However, as interest rates on home loans have continued to rise in the last year, thanks to consecutive hikes to the Reserve Bank of Australia’s cash rate, home loan discounts and cashbacks have become expensive for banks and lenders at these refinancing volumes. 

In fact, the number of cashback offers is down from the record high of 35 in March of this year. Further, Commonwealth Bank this week announced it was ditching its cashback offer from 1 June as the market becomes too hot to handle. 

If you’re considering refinancing in 2023, and nabbing a competitive sign-up offer is a priority for you, it may be worthwhile comparing options sooner rather than later. 

What to consider before refinancing

As mentioned above, it’s crucial that you compare more than just the home loan sign-up perk on offer when comparing mortgages to refinance to. But it is also just as important to take stock of your own financial situation before you consider refinancing. 

If you’ve only been paying off your mortgage for a couple of years, you may not have built up enough equity to be eligible for some of the more competitive low-rate loans available. If property prices have fallen in your area as well, you may also be at risk of falling into negative equity and you may not be able to refinance full stop. It may be worth getting a free property value estimate before you apply.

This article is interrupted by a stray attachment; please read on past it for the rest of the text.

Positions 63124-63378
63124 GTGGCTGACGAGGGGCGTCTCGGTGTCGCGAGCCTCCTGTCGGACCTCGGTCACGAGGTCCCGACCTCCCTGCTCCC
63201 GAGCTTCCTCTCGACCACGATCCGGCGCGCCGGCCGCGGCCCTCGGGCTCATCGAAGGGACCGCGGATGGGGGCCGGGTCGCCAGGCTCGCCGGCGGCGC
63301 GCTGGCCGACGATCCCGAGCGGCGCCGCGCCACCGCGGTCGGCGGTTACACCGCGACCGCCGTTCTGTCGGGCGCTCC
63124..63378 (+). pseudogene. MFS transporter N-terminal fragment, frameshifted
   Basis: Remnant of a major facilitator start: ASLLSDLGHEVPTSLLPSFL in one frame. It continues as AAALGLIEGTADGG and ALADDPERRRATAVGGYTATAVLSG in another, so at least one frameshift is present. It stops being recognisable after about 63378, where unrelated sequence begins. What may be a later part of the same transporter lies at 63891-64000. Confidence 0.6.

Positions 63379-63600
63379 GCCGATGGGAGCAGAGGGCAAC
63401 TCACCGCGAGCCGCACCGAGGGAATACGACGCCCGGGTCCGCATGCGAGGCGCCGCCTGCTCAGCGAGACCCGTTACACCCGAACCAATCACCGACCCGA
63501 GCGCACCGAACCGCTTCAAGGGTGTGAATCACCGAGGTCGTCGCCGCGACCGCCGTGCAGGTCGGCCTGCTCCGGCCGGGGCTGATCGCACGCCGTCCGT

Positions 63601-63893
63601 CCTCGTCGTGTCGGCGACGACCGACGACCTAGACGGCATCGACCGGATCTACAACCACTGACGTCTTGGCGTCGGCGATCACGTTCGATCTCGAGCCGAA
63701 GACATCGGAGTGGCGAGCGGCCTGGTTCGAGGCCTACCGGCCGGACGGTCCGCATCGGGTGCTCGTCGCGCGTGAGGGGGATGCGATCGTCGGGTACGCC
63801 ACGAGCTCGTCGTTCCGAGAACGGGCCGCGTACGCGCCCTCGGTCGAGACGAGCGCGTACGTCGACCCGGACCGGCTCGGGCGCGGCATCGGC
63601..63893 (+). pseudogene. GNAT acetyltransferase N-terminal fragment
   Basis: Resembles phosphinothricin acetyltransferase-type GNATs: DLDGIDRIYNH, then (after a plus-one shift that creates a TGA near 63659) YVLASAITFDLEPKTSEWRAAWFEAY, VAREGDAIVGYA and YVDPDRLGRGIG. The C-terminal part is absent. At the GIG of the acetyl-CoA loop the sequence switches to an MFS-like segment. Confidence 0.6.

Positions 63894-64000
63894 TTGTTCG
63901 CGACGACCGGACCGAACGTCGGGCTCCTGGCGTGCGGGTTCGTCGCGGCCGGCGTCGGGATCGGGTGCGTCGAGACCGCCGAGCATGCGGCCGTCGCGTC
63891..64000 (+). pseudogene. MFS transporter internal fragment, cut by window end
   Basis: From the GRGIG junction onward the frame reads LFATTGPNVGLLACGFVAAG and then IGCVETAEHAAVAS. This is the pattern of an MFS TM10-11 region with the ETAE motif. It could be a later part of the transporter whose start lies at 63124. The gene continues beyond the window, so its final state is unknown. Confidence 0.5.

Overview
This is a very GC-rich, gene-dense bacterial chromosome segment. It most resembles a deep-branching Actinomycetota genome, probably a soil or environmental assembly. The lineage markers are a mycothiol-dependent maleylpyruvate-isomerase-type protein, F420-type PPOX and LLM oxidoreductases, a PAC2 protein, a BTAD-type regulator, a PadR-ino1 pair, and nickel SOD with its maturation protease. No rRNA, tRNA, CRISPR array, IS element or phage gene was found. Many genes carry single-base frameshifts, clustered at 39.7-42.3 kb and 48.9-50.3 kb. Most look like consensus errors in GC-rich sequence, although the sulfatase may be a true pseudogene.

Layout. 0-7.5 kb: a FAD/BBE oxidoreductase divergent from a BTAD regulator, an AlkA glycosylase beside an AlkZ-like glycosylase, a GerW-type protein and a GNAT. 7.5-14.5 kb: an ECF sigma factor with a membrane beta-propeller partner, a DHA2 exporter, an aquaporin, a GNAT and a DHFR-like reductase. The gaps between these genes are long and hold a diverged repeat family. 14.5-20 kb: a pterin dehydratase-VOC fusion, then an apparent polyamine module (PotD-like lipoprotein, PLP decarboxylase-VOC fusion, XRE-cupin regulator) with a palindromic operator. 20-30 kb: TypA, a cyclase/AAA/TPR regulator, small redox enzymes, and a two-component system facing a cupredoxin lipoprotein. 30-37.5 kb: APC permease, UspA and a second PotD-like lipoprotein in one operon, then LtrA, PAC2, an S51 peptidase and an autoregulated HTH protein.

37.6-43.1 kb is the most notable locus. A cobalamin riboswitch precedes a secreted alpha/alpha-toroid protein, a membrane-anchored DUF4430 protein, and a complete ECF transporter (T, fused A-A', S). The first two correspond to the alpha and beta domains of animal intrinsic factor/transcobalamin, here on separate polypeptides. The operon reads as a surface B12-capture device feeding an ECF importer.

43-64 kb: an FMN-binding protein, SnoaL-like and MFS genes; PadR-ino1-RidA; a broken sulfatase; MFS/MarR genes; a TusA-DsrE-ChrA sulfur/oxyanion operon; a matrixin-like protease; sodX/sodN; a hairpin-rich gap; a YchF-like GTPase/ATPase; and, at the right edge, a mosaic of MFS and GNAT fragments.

Keep in mind that when you refinance you will be going through the full home loan application process again. Just because you gained approval the first time does not guarantee you will gain approval this time. It’s worthwhile assessing your own financial situation first. Be sure to check that your credit score is where you think it is, and work to boost your score if it has fallen.

Also, lenders look for stability in your finances. If you have recently changed jobs, it is recommended you wait until after the probationary period to apply for refinancing - even if it is a higher paying role. 

Compare home loans in Australia

Product database updated 17 Apr, 2024

This article was reviewed by Personal Finance Editor Mark Bristow before it was published as part of RateCity's Fact Check process.